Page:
Kristina Hooper, CFP®, CAIA, CIMA®, is US head of investment and client strategies for Allianz Global Investors. She has a B.A. from Wellesley College, a J.D. from Pace Law and an M.B.A. in finance from NYU, where she was a teaching fellow in macroeconomics.
Central bankers may have to ratchet up the amount of stimulus needed to keep the US economy's engine running. The latest comments from the Federal Open Market Committee reveal a shift in sentiment on the Fed's bond-buying efforts. In March, there was concern about too much stimulus. Now, it might not be enough.
Whether the Fed is injecting sufficient liquidity is up for debate, but the stock market has been treating central-bank intervention as a buy signal. Then again, it's also had the same response to improving economic conditions. And last week was no different. It was a good week for stocks. Most notable was the record set by the S&P 500, rising more than 2% to finish the week above 1600 for the first time ever. Other indices also participated in the rally: the Nasdaq Composite gained more than 3%, the Russell 2000 gained more than 2% and the Dow rose more than 1.75%. In addition, gold inched up slightly while crude oil saw a solid increase in price.
It appears that stocks are benefiting from both negative and positive economic data. That's because the slew of not-so-positive data we've seen since the FOMC met in March helped change the Fed's tone at its meeting last week. The March statement revealed a Fed that was seeing "a return to moderate economic growth following a pause late last year." However, while the latest statement shows recognition that the economy is still recovering, there are concerns that "fiscal policy is restraining economic growth." What's more, it seems the focus at the March meeting was on not pumping too much stimulus into a recovering economy, while the concern this time seems to be about not being supportive enough.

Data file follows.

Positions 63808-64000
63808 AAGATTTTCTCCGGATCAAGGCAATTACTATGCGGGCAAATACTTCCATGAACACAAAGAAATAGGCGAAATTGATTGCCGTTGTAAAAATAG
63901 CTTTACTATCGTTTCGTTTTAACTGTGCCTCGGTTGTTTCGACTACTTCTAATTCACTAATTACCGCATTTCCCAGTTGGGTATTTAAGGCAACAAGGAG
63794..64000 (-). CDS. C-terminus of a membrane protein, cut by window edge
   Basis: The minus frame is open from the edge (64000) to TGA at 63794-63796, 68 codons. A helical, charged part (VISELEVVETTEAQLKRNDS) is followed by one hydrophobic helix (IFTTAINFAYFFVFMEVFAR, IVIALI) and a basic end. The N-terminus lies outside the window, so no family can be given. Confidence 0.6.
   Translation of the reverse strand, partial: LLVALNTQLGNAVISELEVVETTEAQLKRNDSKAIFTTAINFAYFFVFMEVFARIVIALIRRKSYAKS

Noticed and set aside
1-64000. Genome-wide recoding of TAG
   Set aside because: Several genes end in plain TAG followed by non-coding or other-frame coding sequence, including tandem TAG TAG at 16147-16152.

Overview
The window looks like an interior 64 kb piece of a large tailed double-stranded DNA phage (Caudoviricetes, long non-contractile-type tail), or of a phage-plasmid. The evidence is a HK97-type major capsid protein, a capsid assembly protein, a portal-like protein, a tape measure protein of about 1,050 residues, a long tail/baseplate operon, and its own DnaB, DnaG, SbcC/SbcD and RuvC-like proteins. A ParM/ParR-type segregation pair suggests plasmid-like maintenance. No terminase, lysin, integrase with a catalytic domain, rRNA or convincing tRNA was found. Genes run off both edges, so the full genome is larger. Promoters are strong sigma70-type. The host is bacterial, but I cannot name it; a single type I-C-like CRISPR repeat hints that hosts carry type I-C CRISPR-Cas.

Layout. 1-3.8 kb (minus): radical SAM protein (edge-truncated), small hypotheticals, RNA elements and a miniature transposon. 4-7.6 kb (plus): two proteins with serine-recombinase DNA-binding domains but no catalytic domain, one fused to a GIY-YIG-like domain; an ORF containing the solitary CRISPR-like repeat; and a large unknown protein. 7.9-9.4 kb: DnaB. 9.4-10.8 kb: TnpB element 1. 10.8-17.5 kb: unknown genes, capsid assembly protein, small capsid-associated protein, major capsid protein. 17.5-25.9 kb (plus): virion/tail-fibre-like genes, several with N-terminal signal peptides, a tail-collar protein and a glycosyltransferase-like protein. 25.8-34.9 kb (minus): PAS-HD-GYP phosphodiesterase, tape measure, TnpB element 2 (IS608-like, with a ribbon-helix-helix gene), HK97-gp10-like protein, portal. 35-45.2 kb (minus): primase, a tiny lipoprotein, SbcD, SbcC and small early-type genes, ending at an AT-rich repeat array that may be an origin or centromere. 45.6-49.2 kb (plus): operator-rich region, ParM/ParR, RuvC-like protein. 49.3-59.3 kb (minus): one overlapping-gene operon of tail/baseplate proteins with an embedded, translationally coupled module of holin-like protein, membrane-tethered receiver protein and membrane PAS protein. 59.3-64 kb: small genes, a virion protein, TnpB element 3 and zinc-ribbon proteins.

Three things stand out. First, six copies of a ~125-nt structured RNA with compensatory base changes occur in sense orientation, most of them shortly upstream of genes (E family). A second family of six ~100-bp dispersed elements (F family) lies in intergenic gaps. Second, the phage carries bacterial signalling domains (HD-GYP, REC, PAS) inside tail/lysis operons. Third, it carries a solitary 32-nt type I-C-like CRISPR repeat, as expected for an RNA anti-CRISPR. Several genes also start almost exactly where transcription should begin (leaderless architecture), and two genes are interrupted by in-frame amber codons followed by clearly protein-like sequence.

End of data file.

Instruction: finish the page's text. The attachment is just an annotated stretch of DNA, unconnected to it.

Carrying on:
More or Less?
More specifically, the March FOMC minutes revealed calls for reducing the number of asset purchases as labor-market conditions improve. FOMC members cited concerns about the possible negative implications of the asset-purchase plan including instability in the financial system, a sudden rise in interest rates and a sudden increase in inflation. But now, it appears that the Fed is worried about being accommodative enough, indicating that it's prepared to purchase more than $85 billion a month in assets as needed based on labor-market and inflation conditions. What a difference a few bad data points can make.
Still, the week finished on a high note as investors cheered a string of positive economic data. The Department of Labor released its April employment report, which showed substantial improvement in the labor market from the lull in March. The unemployment rate fell to 7.5%, showing progress toward the Fed's under 6.5% target. And non-farm payrolls rose 165,000, tepid but better than expected. In addition, payrolls for January and February were revised upward (both months together totaled 114,000 new jobs.)
However, the jobs recovery continues to be very flawed. For example, job creation was sparse: Growth came from the service sector while the manufacturing industry and the public sector saw a decline in the number of jobs. And while the percentage of those unemployed over 27 weeks decreased in April, it remains high at 37.4% of total unemployed. In addition, the number of hours worked per week fell for the month.
Last week's FOMC statement
also indicates some concern about the pace of inflation: "Inflation has been running somewhat below the Committee's longer-run objective." The Fed may be beginning to worry about deflation, especially given that the velocity of money is low and the most recent Chicago PMI report showed that inflation has almost vanished. After all, many critics of asset-purchase programs point to Japan, which embarked on quantitative easing long before many other developed nations' central banks, as proof that it leads to deflation rather than economic growth and inflation. While there are several counter-arguments, the Fed may want to stifle criticism by ensuring that the economy does not get any closer to deflation, and that would mean erring on the side of more asset purchases rather than less.
Recall that the unconventional monetary policy we're seeing—financial repression—puts us in uncharted territory. Look for central banks of many developed countries to re-write monetary policy history.
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